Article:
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Resuming rebuke of Obama, Duterte calls him 'black, arrogant'

President Rodrigo Duterte delivers a speech during a meeting with Filipinos residing in Vietnam at the Pulchra Resort in Da Nang City on Nov. 9, 2017. In his remarks, Duterte calls former American President Barack Obama (pictured) "black" and "arrogant."

MANILA, Philippines — President Rodrigo Rodrigo Duterte blasted former US President Barack Obama anew, calling him "black" and "arrogant" in a speech before a Filipino community on the sidelines of a regional summit in Vietnam.

Aside from Obama, Duterte also launched a volley of verbal tirades against his Western critics such some Europeans and Americans who called on the government to take steps to end drug-related killings and cases of human rights abuses alleged to have marred the government's war on drugs.

The chief executive said that he resented these international criticisms since he was the leader of a sovereign nation representing its people.

"Itong mga puti, mga taga-EU, itong mga ignorante ng mga Amerikano, pretending to be pati itong si Obama. Itim-itim mo mayabang ka. Siya man yun. (These white people, those from EU, the ignorant Americans, pretending to be, this Obama. You are so black and arrogant.) [He] reprimanded me. Why do you reprimand me? I'm the president of a country," Duterte angrily said.

One of many tirades

In September last year, the foul-mouthed chief executive called the then American leader "son of a b****" and warned Obama to be respectful should they meet at a regional forum in Laos.

"You must be respectful. Do not just throw away questions and statements. Son of a whore, I will curse you in that forum," Duterte said then before departing for Laos.

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READ: A year of colorful insults

Duterte's colorful remark came after Obama said that the US would not shy away from raising concerns over the way the war on drugs was being conducted despite recognizing the seriousness of the problem in the Philippines.

Obama canceled the planned meeting between him and his Philippine counterpart after Duterte issued the comments.

READ:  Duterte regrets 'son of a bitch' remark on Obama

While the Philippine leader said that these comments would have been acceptable had he still been the mayor of Davao City, he would not take the criticism sitting down.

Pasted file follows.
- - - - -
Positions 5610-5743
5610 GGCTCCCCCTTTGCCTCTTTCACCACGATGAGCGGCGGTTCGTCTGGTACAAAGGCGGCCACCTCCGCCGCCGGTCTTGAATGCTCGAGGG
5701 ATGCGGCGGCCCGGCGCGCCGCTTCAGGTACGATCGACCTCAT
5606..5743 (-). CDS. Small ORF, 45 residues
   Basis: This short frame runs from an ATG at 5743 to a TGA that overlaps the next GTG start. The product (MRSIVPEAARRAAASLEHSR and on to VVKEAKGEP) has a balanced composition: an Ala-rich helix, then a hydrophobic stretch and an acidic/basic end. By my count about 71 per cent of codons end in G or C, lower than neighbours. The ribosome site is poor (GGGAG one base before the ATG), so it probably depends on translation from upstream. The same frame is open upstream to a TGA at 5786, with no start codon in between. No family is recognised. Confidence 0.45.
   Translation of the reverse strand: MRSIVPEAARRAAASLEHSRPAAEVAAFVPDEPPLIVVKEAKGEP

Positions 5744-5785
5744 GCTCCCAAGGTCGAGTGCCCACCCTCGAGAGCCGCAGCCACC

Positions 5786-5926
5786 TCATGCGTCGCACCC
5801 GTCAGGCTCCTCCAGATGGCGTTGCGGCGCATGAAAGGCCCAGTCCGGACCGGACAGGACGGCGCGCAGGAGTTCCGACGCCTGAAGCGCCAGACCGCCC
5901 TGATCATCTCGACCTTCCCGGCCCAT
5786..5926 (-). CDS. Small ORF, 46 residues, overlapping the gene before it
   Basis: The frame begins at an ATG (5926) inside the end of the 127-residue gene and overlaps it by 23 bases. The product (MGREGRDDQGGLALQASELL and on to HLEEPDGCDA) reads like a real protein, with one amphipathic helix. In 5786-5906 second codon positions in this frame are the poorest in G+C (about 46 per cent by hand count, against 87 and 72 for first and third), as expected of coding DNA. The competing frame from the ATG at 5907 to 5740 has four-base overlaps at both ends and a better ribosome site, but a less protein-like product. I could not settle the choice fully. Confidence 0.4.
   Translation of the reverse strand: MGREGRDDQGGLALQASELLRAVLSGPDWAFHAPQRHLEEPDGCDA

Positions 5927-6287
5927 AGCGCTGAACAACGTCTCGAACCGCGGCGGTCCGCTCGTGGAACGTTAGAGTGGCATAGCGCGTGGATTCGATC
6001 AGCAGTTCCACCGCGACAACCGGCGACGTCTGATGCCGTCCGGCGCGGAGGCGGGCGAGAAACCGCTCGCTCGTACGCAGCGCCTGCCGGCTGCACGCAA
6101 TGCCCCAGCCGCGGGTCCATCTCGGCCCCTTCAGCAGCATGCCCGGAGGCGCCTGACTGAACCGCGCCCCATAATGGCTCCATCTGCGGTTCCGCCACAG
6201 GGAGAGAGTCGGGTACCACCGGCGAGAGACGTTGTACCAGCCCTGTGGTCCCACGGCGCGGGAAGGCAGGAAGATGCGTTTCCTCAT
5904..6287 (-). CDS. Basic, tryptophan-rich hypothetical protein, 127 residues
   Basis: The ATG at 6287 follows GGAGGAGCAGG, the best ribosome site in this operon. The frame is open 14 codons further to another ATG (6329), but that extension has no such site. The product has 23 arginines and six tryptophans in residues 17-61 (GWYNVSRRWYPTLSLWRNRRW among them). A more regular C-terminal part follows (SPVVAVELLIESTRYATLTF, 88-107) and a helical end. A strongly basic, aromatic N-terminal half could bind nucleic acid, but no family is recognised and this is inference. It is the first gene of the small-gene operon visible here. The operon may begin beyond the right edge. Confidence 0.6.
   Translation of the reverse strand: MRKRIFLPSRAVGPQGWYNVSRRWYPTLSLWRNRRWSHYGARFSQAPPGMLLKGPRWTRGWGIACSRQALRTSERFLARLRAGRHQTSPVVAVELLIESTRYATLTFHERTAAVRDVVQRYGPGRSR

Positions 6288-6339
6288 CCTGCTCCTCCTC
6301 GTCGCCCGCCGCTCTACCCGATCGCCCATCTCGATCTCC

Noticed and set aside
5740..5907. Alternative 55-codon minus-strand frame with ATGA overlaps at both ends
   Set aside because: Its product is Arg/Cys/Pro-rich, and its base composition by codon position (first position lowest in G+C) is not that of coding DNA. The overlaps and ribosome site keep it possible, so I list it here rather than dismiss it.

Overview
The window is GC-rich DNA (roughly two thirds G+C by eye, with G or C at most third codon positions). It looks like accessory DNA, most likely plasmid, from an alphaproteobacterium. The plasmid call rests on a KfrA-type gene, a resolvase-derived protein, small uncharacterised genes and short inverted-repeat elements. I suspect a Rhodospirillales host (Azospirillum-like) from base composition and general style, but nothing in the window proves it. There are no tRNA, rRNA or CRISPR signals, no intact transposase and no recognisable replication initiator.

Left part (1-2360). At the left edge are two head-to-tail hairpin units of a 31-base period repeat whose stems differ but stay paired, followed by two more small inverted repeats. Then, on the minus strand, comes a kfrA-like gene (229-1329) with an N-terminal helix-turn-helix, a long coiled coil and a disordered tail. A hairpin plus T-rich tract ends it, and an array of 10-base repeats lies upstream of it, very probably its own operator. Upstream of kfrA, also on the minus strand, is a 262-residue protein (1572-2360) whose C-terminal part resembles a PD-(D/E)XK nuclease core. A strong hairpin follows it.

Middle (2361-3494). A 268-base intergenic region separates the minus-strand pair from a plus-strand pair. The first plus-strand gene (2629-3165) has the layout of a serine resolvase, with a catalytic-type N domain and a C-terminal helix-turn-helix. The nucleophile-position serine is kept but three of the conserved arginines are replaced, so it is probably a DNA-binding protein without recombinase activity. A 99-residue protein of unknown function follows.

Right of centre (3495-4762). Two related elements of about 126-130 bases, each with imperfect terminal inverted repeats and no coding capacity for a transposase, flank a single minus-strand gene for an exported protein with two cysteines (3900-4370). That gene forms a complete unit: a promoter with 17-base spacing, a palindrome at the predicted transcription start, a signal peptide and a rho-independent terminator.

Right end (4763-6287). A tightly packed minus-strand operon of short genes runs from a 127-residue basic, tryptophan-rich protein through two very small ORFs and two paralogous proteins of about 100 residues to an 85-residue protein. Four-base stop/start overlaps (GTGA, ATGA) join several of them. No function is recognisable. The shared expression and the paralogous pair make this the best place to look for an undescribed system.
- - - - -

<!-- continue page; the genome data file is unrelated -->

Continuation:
"But do not reprimand me in public because I represent a country. Gaano kami kahirap, gaano kami kaliit, putang ina huwag mo kami ganunin. Kaya sinabi ko, 'Putang ina ka. You can go to hell' (No matter how small, no matter how poor, don't treat us like that. That's why I said, 'You son of b****. You can go to hell')," Duterte said to the applause of his Filipino audience.

READDuterte tells Obama 'you can go to hell' in new tirade

The chief executive also bragged that his invectives against Obama had made him popular wherever he went because he was the first one to say this to the American leader.

Own pat on the back

Lauding his own aggressive policy against narcotics, the firebrand leader said the surrender of hundreds of thousands of drug users happened only during his time in office.

"Tingnan mo si Trump he declared a national emergency last week. Ako early on sinabi ko I declared a national emergency. Kasi may problema tayo. Kailan ninyo nakita yan na nag-surrender by the thousands, by the hundreds of thousands? When I became president (Look at Trump. He declared a national emergency (on opioid) last week. We have a problem. When have you seen drug suspects surrender by their thousands? When I became president)," the president said.

READ: Duterte: UN rights chief a joker, idiot

Over the past year as president, Duterte has courted controversies over his remarks against local and international groups and world leaders who are critical of his campaign against narcotics.

Duterte won the presidency last year on the back of a strong anti-crime and anti-drugs platform. Critics contend that since he assumed the presidency thousands have died in the campaign on top of mounting cases of human rights abuses.

The president is currently attending the Asia Pacific Economic Cooperation in Vietnam. He is expected to return to Manila this weekend to host the meetings of the Association of Southeast Asian Nations.

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